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The Lost Cyclist

3.45  ·  Rating Details  ·  619 Ratings  ·  132 Reviews
In the late 1880s, Frank Lenz of Pittsburgh, a renowned high-wheel racer and long-distance tourist, dreamed of cycling around the world. He finally got his chance by recasting himself as a champion of the downsized “safety-bicycle” with inflatable tires, the forerunner of the modern road bike that was about to become wildly popular. In the spring of 1892 he quit his accoun ...more
Hardcover, 326 pages
Published June 18th 2010 by Houghton Mifflin Harcourt
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Miles from Nowhere by Barbara SavageHell on Two Wheels by Amy SnyderBe Brave, Be Strong by Jill HomerBicycle Diaries by David ByrneThe Lost Cyclist by David V. Herlihy
Bike Books
5th out of 60 books — 38 voters
Mockingjay by Suzanne CollinsSpirit Bound by Richelle MeadClockwork Angel by Cassandra ClareLast Sacrifice by Richelle MeadRoom by Emma Donoghue
Best Books of 2010
397th out of 1,322 books — 2,418 voters

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Community Reviews

(showing 1-30 of 1,479)
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Nov 14, 2010 Ryan rated it it was ok
Social networks collate travel photos, Lonely Planet and its competitors find hotels, and travelogues have become so numerous that we can spend months exploring them before going to the airport. Perhaps the best way to find the unknown is to read a travelogue from the 19th century. David V. Herilhy, author of Bicycle: The History, offers a two-for-one deal: a travelogue and an epic tale of adventure and mystery.

Back in the 1890s, Frank Lenz set out from Pittsburgh to cycle around the world alone
Sep 23, 2010 Joemmama rated it really liked it
In the 1890's bicyclists were called wheelmen. The were transitioning from the high wheeled boneshakers to what was called a safety bike, similar to the bikes we ride today.

Frank Lenz was a wheelman, he participated in racing, and long distance rides, hoping to escape his boring life as an accountant. His goal was to ride around the world on a bicycle by himself.

He had watched as William Sachtleben and a partner, traveled around the world, and he felt he would succeed solo.

Hardship was part of t
Lydia Presley
Apr 09, 2010 Lydia Presley rated it liked it
Shelves: non-fiction, travel, 2010
I was mildly disappointed by this book. The story, in the summary, seemed like an incredible one and I couldn't wait to get started.

The book is broken up into manageable parts each covering a country traveled. It's a fascinating story, once you actually dig through the somewhat dry text to get to it and I'm glad I pushed my way through the book, but.. yes, it was dry reading.

I think one of my favorite parts of the book was in the beginning. Up until reading this book I'd never considered how dif
Christina Fierro
Feb 21, 2014 Christina Fierro rated it it was ok
The story should have been fascinating and thrilling. A lone man in the early days of the bicycle, attempting to travel the world by himself, disappears in a dangerous part of Turkey.

Why, then, was it so boring? The story of the titular lost cyclist was interspersed with the story of two other world travelers. Then his story ends and the book spends quite a lot of time detailing the agonizingly slow debate over whether he even disappeared at all. Maybe he's in Russia. Maybe it's a hoax. Maybe h
Mar 26, 2012 Dan rated it liked it  ·  review of another edition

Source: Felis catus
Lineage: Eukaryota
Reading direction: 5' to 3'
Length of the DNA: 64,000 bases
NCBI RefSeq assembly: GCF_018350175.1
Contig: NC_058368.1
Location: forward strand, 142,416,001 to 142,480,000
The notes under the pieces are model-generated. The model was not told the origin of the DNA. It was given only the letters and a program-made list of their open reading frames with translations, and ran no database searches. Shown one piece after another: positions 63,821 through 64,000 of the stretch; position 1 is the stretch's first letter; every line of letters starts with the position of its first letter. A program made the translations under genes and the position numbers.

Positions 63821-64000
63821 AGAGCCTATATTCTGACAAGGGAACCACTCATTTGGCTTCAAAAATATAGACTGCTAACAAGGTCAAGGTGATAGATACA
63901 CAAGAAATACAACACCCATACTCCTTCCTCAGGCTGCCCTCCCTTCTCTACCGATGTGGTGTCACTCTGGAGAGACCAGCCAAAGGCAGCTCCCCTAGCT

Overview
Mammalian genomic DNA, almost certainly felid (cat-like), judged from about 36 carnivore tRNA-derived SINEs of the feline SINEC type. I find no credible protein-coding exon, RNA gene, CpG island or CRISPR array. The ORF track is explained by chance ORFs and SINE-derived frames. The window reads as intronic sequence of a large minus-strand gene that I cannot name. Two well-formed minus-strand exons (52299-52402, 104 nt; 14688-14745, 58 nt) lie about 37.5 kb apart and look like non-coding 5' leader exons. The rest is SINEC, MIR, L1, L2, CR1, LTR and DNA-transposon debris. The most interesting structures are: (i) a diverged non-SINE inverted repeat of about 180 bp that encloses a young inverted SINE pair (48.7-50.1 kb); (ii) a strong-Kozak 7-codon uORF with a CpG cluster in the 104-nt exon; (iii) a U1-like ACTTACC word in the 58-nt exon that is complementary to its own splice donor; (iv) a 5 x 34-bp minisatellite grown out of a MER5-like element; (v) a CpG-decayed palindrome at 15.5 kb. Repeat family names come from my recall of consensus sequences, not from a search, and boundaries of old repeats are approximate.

In short, this was a good story that fell a little flat in the telling.

The most interesting parts of this book were pretty much all in the first half, as Herlihy brings us through the early days of the bicycle, with bicycle clubs popping up all over the nation and cyclists debating the merits of the newer "safety" bicycle (with its two equally sized wheels) versus the "high wheeler." By the time the book ends, the glory days of cycling are past, with the automobile supplanting the bicycle as the
Aug 23, 2011 Adrian added it
This book is set in the 1890s when cycling was new and hot. A few young guys took the craze to the limit by attempting to cycle around the world. William Sachtleben completed the feat with his partner Allen (500 miles of it by ship) and later Frank Lenz of Pittsburgh tried to do it solo going west rather than east. He made it all the way to Turkey (carried his bicycle thru most of western China and Burma) where he disappeared. His sponsor, a cycling magazine, sent Sachtleben out to find him. Unf ...more
Jan 13, 2016 Jtomassetti rated it liked it
THE LOST CYCLIST by David V. Herlihy was published in 2010. I enjoyed this book.

Image riding a bicycle around the world through places such as China, Bangladesh, India, Iraq, Iran and Turkey. Now it image you are doing that in 1893. You just have reluctantly switched from your high-wheel bike to one of the new safety bikes due to your sponsor’s requirements. In the USA you have to ride across the rail road ties because there are not enough roads. After the USA the conditions get worse.

This is t
Carol Billings
Jan 12, 2016 Carol Billings rated it liked it
In 1892 Frank Lenz leaves New York City on his new bicycle to with a goal to cycle through America, cross the ocean to Japan, and make his way through China, Turkey, Afghanistan, and through Europe in an attempt to circle the world by bicycle.

At the same time, two other wheelers, Wm. Sachtleben and Thomas Allen are Americans who began their round-the world cycling tour in England and headed eastward , through Greece, and on through Turkey to China, then cross America from west to east.

The Sach
Dead John Williams
May 31, 2015 Dead John Williams rated it liked it
Shelves: my-favs, reviewed
The Lost Cyclist by David Herlihy It's very different reading non-fiction compared to fiction.